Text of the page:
Douglas High students learn about explosives |

Douglas High students learn about explosives

by Amy Alonzo
A "wall of fire" — five, one-gallon jugs of gasoline — goes up in flames Thursday during a Bomb Squard demonstration at the Douglas County Shooting Range.
Brad Coman |

Douglas High School students were playing with fire Thursday.

Earlier this year students in Kathy Shipley’s advanced placement English enrichment classes wrote research papers about explosives, and on Thursday their efforts were rewarded by a demonstration from the Tahoe Douglas Bomb Squad at the Douglas County Shooting Range.

“I think it brought home the applicable aspect of what they’re studying,” Shipley said. “It’s so tangible.”

Bomb squad members had set up an array of explosives around the range, including dynamite, blasting caps, TNT, tannerite and a pipe bomb.

Students who scored well on their essays were allowed to detonate the devices from safe distances using remote firing devices.

Some of the smaller explosions elicited comments from the students such as “that was cute,” while the larger explosions had students covering their ears, jumping into the air with surprise and exclaiming “schnieke!”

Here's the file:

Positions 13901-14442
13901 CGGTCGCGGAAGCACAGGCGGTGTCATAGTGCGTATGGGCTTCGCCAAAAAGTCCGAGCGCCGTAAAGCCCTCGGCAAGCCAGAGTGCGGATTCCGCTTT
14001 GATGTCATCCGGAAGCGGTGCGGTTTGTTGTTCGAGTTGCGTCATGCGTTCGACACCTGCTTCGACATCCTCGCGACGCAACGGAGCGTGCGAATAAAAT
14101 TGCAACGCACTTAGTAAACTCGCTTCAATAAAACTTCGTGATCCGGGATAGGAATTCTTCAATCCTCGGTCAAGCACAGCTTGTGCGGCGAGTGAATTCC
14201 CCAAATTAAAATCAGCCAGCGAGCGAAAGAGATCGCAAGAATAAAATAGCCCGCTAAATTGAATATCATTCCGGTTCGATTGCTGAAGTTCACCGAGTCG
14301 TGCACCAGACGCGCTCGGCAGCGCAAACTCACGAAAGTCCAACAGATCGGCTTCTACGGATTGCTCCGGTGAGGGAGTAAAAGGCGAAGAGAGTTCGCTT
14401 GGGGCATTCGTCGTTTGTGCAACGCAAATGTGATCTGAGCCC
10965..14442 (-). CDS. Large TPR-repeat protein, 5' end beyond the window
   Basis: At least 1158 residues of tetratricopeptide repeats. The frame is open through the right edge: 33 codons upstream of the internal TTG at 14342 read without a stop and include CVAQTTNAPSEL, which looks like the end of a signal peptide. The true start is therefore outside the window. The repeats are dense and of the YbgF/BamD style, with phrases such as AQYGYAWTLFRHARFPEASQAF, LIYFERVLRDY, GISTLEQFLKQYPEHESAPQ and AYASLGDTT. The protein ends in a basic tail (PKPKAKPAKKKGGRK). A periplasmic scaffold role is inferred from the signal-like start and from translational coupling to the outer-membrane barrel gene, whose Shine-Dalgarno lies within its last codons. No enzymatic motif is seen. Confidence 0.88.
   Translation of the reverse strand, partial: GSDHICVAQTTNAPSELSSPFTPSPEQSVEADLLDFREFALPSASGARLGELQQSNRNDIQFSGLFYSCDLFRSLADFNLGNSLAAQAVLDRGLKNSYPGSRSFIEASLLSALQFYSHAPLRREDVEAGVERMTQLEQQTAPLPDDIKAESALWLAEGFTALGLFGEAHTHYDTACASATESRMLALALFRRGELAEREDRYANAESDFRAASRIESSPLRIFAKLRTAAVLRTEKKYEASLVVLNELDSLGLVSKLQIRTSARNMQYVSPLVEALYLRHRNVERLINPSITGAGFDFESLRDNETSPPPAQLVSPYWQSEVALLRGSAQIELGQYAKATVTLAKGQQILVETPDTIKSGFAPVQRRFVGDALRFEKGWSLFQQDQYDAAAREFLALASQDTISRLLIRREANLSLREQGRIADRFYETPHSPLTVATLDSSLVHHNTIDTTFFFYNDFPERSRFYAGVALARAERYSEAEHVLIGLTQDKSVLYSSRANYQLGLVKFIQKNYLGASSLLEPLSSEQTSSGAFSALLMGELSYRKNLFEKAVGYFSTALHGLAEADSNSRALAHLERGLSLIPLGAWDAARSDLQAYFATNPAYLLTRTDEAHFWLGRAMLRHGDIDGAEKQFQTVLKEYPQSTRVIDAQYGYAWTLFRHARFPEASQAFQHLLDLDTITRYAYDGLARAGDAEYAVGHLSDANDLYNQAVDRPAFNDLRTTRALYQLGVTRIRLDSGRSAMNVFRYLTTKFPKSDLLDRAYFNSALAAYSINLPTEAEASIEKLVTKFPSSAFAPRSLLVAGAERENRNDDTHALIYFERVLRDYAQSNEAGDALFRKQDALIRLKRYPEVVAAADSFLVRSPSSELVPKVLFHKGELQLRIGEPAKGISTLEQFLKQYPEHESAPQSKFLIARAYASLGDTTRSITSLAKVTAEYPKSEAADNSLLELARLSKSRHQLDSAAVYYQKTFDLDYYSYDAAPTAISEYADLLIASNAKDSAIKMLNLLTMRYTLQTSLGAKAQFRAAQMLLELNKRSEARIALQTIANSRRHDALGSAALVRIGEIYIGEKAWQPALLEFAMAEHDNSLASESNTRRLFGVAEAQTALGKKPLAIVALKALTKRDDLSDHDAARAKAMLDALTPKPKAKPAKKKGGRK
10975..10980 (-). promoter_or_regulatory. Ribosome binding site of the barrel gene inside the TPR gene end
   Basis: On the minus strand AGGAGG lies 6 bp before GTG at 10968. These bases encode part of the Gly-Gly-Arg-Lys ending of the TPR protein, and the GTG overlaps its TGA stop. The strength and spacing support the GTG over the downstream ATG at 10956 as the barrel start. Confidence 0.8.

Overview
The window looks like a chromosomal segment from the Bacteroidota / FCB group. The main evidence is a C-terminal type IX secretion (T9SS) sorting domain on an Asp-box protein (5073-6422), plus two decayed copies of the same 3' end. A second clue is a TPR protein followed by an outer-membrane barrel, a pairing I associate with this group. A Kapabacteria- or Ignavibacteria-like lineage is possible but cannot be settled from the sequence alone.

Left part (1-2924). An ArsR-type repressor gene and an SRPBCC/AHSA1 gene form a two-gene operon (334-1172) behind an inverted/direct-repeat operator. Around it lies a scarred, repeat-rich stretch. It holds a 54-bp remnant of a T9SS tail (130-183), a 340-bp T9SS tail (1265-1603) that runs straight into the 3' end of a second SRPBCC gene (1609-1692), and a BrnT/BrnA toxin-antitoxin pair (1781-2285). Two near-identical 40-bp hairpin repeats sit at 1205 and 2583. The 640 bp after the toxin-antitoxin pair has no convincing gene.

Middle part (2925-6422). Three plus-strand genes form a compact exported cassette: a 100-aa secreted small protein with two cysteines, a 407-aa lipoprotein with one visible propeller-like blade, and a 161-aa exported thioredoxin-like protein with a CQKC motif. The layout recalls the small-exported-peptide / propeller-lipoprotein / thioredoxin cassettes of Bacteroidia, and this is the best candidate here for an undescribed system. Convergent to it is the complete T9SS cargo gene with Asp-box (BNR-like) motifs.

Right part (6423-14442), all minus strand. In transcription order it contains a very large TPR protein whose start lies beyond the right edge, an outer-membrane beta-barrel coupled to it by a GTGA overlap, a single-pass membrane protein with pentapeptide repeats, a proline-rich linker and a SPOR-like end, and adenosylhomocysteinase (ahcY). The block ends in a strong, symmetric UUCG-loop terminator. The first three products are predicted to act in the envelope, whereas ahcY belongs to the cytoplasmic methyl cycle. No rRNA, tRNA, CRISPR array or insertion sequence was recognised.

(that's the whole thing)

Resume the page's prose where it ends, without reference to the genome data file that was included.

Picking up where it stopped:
“You see it before, and then you feel it,” junior Ally Foster said.

The demonstration culminated in what Douglas County Sheriff’s Sgt. Jeff Schemenauer, a member of the bomb squad, called a “wall of fire” — the detonation of five, one-gallon jugs filled with gasoline.

“Cool,” said junior Peri Buck.

Although students were entertained by the explosive awareness and demonstration day, Schemenauer said he hoped students learned something as well.

“This is a destructive power you don’t mess around with,” he said. “There’s a dichotomy of explosives I want them to be aware of.”

The Tahoe Douglas Bomb Squad is one of four squads in the state — there are fewer than 30 bomb technicians in the state, he said. The local squad covers the Douglas County, Carson City and South Lake Tahoe areas, although “the reality is we’ll go anywhere in Nevada that calls us,” he said. He estimated the squad responds to about 20 or 25 calls per year.

Toward the end of his presentation, Schemenauer held up an explosive device in front of the students.

“If you ever come across one of these, call your bomb squad — that’s what we’re here for,” he said.